Reference is now made to FIG. 2, which is a simplified ray diagram showing incidence of light at an angle onto a series of layers having different refractive indices.

In FIG. 2, a material comprising three transparent layers, 0, 1, and 2, are subjected to light radiation. An incident ray 12 strikes a first layer boundary 14 to be split into a reflected ray 16 and a refracted ray 18. The refracted ray 18 strikes a second layer boundary 20 and is again split. This time only the reflected ray 22 is shown. As the refracted ray 22 strikes the first boundary 14 it is refracted again to comprise a third refracted ray 24.

Several methods are known for measuring thickness of transparent films using the reflected pattern of multi-wavelength light. When the beam shown in FIG. 2 is a monochromatic (single wavelength) light beam, and it arrives at a transparent film, part of the beam is reflected from the upper face (Layer 0/Layer 1 interface), and part is reflected from the bottom face (Layer 1/Layer 2 interface).

Expressing mathematically what is shown in FIG. 2:

λ is the wavelength of the light;

φ0 is the phase angle of the incident light (and of the light reflected from the Layer 0/Layer 1 interface):

φ01 is the phase angle of the light reflected from the Layer 1/Layer 2 interface;

r01 is the reflection coefficient of the Layer 0/Layer 1 interface;

r12 is the reflection coefficient of the Layer 1/Layer 2 interfaces; and

I is the intensity of the incident light

I−lo cos (2πct/λ+φ 0)  (EQ. 1)

Where I0 is the maximum intensity amplitude and c is the speed of light.

For light arriving perpendicularly at the film surface, the reflection coefficients from the top and bottom surfaces are:

r 01(n 1 −n 0)/(n 1 +n 0) r 12 (n 2 −n 1)/(n 2 +n 1)  (EQ. 2)

wherein n0, n1, n2 are the refractive indices of layers 0, 1 and 2, respectively.

The light reflected from the upper face interferes with the light reflected from the bottom face, giving an overall reflection coefficient (R) which is a function of the layer thickness and the layer refractive index. This reflection can be described by the, well-known, Frenel equation.

R=(r 01 2 +r 12 2+2r 01 r 12cos2Φ1)/(1+r 01 2 r 12 2+2r 01 r 12cos2Φ1)  (EQ. 3)

where:

Φ1=2πn 1 d 1/λ  (EQ. 4)

where:

d1—layer thickness.

Illuminating the film with multi-wavelength light (white light), and measuring the reflectance at each wavelength (λ), gives R as a function of λ, i.e., R(λ).

Illuminating a product wafer having a complex (i.e. laterally varying) topography with a large spot of multi-wavelength light causes a reflected beam which is a composition of the separate reflection of each of the thicknesses taken alone.

R(λ,d 1 , . . . , d n) Σ1(r (i−1),i 2 +r i(i+1) 2+2r (i−1),i r (i−1)COS2Φ1)/(I 4 r (i−n) 2 r (i−1) 2+

 2(i−1),i r i(i+1)cos2Φ1)  (EQ. 5)

By simple mathematical operations it is possible to express the reflection coefficient by:

R(λ,d 1 , . . . , d n)=Σi[1−λ/(1+B Cos(2Φi))]  (EQ. 6)

where:

λi=(1−r (i−1),i 2)(1−r i(i+1) 2)/(1+r (i−1),i 2 r i(i+1) 2)

and

B i=2r (i−1),i r i(i+1)/(1+r (i−1),i 2 r i(i+1) 2)

Applying ways of frequency decomposition of the reflection coefficient may provide each of the arguments (Φ1) and from Eq 3 & 4 it is possible to determine the layer thickness assuming that the layer refractive index is known. Alternatively it is possible to determine the layer refractive index, if the layer thickness is known.

There are several ways to perform frequency decomposition, some of which are suggested below:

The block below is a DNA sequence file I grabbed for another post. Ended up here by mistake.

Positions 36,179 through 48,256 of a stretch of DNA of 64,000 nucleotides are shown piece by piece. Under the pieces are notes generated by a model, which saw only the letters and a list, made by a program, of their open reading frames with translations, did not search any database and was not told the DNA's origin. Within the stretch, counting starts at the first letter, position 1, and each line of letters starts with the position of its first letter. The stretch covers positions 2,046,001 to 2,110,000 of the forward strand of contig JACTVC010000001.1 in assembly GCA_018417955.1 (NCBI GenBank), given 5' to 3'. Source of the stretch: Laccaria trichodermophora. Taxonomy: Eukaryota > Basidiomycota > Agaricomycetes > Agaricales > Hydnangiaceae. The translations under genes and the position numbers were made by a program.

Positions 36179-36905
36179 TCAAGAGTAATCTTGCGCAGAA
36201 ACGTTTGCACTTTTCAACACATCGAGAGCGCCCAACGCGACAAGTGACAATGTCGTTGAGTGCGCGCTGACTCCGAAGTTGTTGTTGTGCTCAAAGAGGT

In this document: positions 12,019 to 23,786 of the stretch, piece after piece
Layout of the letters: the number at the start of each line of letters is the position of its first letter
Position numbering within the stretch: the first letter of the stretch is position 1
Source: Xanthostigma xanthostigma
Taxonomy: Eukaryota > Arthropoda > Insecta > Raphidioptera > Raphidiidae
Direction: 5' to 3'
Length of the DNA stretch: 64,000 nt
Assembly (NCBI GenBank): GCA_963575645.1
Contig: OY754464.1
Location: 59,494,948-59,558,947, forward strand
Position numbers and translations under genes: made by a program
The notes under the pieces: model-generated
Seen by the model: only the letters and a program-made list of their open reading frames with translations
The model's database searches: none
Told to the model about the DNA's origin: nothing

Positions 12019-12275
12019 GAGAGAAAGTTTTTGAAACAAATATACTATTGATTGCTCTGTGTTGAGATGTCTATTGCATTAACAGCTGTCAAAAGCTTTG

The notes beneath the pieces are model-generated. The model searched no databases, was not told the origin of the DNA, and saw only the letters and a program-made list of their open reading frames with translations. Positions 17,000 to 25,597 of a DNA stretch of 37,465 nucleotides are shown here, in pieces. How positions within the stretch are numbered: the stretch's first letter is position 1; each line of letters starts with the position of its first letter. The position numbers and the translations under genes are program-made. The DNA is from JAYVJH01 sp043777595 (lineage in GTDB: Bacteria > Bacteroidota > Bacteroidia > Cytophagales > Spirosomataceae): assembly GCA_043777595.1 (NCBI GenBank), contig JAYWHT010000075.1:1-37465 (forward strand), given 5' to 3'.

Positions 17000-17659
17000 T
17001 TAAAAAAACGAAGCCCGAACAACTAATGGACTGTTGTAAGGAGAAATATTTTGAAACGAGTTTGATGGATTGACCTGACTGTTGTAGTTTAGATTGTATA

Mathematical Decompositions

1) The family of orthogonal transform methods, for example Fourier transforms,

2) The family of methods based on the maximum likelihood principle,

3) The family of methods based on parametric models

4) The family of subspace decomposition methods.

Electrical Decomposition:

Electrical frequency filters are widely used in electrical systems. Such filters serve to define windows in the frequency domain and output the amplitude of the component of the input signal within the range of the window. Passing the reflected signal (translated into electrical signal) through a set of filters or a single filter with variable frequency gives the desired decomposition.

Reference is now made to FIG. 3, which is a simplified block diagram showing an arrangement for measuring the thickness variations of a transparent layer on a semiconductor substrate. The measurement arrangement is mounted on a photoresist coating track. The coating track comprises a spinning bowl 20. The spinning bowl 20 comprises a spinner chuck 22 for receiving a wafer W, and a motor 24 having an encoder 25, for rotating the chuck, and the wafer thereon, while a photoresist applicator (not shown) dispenses photoresist material at the center of the wafer. The wafer W is first rotated at a low speed as photoresist material is dispensed at its center, and then is rotated at high speed (e.g., 300-5000 rpm) by electric motor 24, which produces centrifugal forces causing the photoresist liquid to flow towards the edge of the wafer W. Most of the photoresist (e.g. about 95%) is spilled off the wafer and is collected in a bowl (not shown)to be drained later, while the adhesion forces between the wafer surface and the photoresist hold smaller amounts of the photoresist as a coating on the wafer. As briefly described earlier, the final thickness of the photoresist coating is produced when a balance is achieved between the centrifugal forces, the adhesion to the surface, and the shear forces caused by the viscosity of the photoresist liquid. During the spinning process the solvent contained in the photoresist evaporates and the viscosity increases. Thus, a final thickness is reached which is also a function of the solvent evaporation rate, and is affected by the temperature, air flow and other environmental conditions.